Piscitelli also recommends audiotape surveillance. One of his clients, who runs an adult bookstore, added the feature when Vsam monitors noticed cash register workers regularly stepped out of the camera's view to speak with customers. The audiotapes produced a record of employee-customer side deals, and the employees were fired.
Digital surveillance systems (which use digital video recorders [DVR] to store data on a hard drive) allow operators to watch their shops in real time and wherever phone lines or Internet access is available. Not only does the view allow operators to act as remote managers and make staffing decisions for busy or slow stores, it lets them keep an eye on who's doing what and when.
Unlike VHS recordings, digital recordings allow the operator to access the precise moment in the day or the exact transaction they'd like to examine, without having to view lengthy tapes.
"You look at a register tape and you notice a whole bunch of cheese pizzas rung up in a row, or you see too many voids," said Freedom Systems' Bayless. "If you suspect something's going on, you can go right to that nanosecond on the recording and see what pizzas were actually being made. And if you want, you can download that part and burn it right onto a CD. There's
An overhead view through a digital camera of the cash register and cashier at a pizza store. Image courtesy of FKI Security Group.
Bayless said operators have used video surveillance to deny worker's compensation claims as well. "You've got a guy who says he fell at work and now you're responsible for it. But then you go to the video and find he and another guy were horsing around and giving each other piggyback rides when one of them slipped. All you do then is download the video and show it to him."
Pizza operator-turned consultant Jim Moran said employee behavior in general can go downhill when the boss is away. That doesn't always mean they're stealing the store, but it can mean a negative customer experience.
"It's not just the keeping the employees from stealing, it's stopping the smoking or drinking or doing drugs in the store that sometimes goes on," he said. "It's also good for preventing employees from having friends coming to the store and hanging out when they're closing."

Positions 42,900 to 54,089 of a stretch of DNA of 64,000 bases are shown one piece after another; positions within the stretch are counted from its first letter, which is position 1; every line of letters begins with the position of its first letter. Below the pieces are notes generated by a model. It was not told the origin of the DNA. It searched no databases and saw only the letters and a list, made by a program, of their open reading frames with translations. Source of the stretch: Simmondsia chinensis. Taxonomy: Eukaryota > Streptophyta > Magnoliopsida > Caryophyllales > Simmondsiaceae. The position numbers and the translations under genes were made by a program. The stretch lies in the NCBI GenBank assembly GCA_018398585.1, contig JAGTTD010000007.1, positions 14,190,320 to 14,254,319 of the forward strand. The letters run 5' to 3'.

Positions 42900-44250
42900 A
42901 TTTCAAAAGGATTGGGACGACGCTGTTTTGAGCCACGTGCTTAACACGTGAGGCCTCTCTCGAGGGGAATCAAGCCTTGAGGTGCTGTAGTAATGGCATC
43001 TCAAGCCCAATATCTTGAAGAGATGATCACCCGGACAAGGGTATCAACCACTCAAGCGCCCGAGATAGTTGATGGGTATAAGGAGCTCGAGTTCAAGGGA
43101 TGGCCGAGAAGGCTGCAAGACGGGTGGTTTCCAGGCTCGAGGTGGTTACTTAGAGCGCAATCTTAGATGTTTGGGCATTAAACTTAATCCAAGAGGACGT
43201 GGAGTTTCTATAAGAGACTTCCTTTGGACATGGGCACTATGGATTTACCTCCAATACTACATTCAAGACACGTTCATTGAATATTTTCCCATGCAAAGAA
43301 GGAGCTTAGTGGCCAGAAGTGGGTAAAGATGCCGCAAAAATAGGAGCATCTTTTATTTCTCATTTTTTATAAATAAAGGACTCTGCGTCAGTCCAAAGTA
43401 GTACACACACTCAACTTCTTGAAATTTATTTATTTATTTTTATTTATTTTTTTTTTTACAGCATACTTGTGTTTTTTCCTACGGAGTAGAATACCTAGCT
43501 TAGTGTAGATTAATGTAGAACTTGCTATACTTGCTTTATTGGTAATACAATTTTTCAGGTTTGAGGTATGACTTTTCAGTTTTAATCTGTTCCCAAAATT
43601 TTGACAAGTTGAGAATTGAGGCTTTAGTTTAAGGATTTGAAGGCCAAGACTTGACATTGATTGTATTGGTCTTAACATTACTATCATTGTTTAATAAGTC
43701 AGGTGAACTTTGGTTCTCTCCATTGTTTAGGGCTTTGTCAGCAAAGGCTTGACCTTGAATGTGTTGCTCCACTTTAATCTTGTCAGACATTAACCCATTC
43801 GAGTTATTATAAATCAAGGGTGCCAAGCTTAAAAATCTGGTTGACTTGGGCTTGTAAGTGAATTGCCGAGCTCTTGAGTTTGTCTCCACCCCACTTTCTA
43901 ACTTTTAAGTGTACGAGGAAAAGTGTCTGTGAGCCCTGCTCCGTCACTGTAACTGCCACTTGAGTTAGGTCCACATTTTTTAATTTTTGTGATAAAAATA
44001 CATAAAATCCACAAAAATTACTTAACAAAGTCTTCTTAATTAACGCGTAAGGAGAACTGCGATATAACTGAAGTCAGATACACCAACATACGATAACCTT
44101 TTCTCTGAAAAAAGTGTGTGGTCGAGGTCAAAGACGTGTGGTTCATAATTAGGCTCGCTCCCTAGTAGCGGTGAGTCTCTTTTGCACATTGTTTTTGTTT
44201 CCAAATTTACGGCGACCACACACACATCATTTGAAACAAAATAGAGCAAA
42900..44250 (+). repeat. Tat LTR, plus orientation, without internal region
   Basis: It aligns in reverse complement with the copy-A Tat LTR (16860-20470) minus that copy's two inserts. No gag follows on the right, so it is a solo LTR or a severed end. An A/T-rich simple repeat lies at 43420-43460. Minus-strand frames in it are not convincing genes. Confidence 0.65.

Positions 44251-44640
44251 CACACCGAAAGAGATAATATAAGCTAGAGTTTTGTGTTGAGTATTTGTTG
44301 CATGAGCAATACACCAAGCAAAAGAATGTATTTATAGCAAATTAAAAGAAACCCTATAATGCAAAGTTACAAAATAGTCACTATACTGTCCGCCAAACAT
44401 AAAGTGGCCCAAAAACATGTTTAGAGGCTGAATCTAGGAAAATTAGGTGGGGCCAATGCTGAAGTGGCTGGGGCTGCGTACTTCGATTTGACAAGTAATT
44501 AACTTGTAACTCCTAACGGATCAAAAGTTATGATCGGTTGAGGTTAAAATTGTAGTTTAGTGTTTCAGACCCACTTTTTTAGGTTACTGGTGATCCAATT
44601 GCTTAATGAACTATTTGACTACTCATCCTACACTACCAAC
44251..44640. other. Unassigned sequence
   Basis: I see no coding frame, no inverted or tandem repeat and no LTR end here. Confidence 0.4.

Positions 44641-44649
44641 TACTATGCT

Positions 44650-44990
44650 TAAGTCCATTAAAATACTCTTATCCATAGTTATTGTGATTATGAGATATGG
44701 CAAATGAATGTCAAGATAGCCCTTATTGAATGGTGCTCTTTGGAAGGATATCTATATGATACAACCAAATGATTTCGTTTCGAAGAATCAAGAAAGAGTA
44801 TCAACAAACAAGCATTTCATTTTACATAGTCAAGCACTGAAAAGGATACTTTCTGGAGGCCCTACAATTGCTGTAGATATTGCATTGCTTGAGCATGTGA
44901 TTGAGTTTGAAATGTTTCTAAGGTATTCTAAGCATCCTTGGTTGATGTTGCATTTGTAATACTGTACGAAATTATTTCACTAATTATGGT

High-tech digital systems available today didn't exist when Moran was in operations, but he still understood the value of a surveillance system—even one that didn't work. Hoping to deter potential burglars from robbing his store (he had been robbed previously at another store), he mounted two non-working video cameras to the ceiling. When suspicious-looking characters entered the store, he often saw them glance at the camera. And if they didn't see the camera, "I might look at them and then throw it a glance."
Worth the cost?
Were he still in operations, Moran said he'd install a digital system with remote monitoring "in a heartbeat." As a former area manager, not only would he like the multi-store management capabilities, he knows that competition in the video surveillance market has made prices affordable.
The average lease cost for a four-camera Freedom System package, Bayless said, is $150 a month. Since FKI sells its products directly to security system installers, Aronson wasn't able to quote a realistic price, but said "we sell our basic systems for $2,500." Like Freedom Systems' units, FKI's units also offer remote viewing.
When used properly, surveillance systems more than pay for themselves, the manufacturers' reps said, and as Bayless pointed out, the cost of stopping losses is far less than the amount spent trying to make money through marketing and promotions.
"It's a choice: spending $300 a month on advertising versus stopping $1,000 to $2,000 in losses a month," she said. "Whatever the amount you're losing, using something like this is like plugging a leak in your cash register."